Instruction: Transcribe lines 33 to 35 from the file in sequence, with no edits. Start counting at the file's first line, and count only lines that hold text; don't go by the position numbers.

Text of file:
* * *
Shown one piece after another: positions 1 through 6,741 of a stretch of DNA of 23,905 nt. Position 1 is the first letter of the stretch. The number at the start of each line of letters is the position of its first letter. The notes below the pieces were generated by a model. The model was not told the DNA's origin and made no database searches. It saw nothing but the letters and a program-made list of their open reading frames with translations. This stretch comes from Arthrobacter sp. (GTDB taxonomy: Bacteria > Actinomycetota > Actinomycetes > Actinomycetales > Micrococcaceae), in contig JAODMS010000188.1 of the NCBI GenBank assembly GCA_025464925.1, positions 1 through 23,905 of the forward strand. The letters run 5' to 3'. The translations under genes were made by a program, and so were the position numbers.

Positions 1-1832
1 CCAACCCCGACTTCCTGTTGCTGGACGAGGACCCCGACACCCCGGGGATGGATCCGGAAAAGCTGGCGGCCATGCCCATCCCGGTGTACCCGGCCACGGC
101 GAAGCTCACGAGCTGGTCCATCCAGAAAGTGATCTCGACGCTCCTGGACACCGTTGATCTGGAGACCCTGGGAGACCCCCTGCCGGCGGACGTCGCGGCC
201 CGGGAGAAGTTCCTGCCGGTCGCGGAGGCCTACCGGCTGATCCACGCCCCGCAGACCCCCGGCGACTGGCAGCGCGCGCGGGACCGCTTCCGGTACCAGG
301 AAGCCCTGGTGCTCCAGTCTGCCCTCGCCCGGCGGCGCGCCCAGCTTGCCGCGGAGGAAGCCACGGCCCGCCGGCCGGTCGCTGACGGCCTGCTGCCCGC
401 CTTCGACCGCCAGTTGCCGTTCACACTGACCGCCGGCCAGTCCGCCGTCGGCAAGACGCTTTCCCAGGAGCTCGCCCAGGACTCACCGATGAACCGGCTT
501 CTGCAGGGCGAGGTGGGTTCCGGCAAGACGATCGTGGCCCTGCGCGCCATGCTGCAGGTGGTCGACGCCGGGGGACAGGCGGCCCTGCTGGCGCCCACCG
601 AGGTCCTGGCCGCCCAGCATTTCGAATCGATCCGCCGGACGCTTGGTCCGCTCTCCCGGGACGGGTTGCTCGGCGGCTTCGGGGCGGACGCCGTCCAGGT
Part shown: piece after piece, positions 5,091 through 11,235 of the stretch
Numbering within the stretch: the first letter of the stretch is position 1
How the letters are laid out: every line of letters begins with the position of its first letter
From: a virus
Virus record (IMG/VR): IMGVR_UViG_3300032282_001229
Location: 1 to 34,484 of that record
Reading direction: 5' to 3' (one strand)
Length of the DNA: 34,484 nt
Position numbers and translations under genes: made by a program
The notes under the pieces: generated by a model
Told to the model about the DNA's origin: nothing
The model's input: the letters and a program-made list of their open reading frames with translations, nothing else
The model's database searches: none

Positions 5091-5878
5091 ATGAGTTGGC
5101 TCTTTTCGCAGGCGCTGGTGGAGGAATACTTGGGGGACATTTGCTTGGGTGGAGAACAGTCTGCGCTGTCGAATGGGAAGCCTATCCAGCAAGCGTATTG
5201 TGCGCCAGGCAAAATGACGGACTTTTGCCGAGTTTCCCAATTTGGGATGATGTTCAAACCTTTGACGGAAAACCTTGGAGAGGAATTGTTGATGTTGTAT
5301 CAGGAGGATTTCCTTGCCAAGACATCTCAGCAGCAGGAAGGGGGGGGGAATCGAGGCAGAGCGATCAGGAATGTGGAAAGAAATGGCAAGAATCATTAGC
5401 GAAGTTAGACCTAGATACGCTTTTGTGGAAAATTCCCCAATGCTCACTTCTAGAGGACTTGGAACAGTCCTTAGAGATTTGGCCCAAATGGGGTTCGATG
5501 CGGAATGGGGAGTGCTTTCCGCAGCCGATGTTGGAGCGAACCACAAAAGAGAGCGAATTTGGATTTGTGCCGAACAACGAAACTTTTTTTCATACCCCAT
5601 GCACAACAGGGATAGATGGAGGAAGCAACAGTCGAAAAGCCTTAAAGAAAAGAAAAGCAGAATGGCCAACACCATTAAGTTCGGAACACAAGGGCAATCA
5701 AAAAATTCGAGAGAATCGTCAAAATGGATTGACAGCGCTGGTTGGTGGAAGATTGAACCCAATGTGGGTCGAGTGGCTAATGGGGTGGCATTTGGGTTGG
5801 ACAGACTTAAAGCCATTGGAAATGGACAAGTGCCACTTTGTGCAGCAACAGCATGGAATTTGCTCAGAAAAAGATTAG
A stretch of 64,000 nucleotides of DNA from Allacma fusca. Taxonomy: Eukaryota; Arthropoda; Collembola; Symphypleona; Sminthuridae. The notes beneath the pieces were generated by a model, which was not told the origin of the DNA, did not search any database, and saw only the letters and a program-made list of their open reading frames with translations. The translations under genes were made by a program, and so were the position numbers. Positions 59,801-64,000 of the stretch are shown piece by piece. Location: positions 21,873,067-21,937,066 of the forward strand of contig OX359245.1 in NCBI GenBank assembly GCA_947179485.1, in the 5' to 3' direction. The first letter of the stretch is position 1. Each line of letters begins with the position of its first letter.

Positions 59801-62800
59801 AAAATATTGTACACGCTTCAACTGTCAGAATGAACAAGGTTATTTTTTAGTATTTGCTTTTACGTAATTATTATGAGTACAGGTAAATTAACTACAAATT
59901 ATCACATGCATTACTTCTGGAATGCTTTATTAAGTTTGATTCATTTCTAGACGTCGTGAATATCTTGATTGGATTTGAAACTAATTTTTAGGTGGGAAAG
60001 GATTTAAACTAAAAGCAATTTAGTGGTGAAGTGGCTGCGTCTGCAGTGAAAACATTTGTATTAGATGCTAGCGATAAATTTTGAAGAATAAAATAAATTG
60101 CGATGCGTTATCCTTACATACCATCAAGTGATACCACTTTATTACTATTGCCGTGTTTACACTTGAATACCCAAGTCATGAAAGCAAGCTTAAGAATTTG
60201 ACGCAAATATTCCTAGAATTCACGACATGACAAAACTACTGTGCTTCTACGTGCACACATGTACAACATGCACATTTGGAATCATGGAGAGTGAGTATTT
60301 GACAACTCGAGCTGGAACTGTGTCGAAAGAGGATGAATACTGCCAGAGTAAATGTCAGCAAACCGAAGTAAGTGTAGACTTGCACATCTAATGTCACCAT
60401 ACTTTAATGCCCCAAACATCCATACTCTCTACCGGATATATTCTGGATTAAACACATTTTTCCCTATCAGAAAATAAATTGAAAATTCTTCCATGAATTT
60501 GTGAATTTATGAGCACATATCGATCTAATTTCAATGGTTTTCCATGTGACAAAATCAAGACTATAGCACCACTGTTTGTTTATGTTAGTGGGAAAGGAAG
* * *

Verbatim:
A stretch of 64,000 nucleotides of DNA from Allacma fusca. Taxonomy: Eukaryota; Arthropoda; Collembola; Symphypleona; Sminthuridae. The notes beneath the pieces were generated by a model, which was not told the origin of the DNA, did not search any database, and saw only the letters and a program-made list of their open reading frames with translations. The translations under genes were made by a program, and so were the position numbers. Positions 59,801-64,000 of the stretch are shown piece by piece. Location: positions 21,873,067-21,937,066 of the forward strand of contig OX359245.1 in NCBI GenBank assembly GCA_947179485.1, in the 5' to 3' direction. The first letter of the stretch is position 1. Each line of letters begins with the position of its first letter.

Positions 59801-62800
59801 AAAATATTGTACACGCTTCAACTGTCAGAATGAACAAGGTTATTTTTTAGTATTTGCTTTTACGTAATTATTATGAGTACAGGTAAATTAACTACAAATT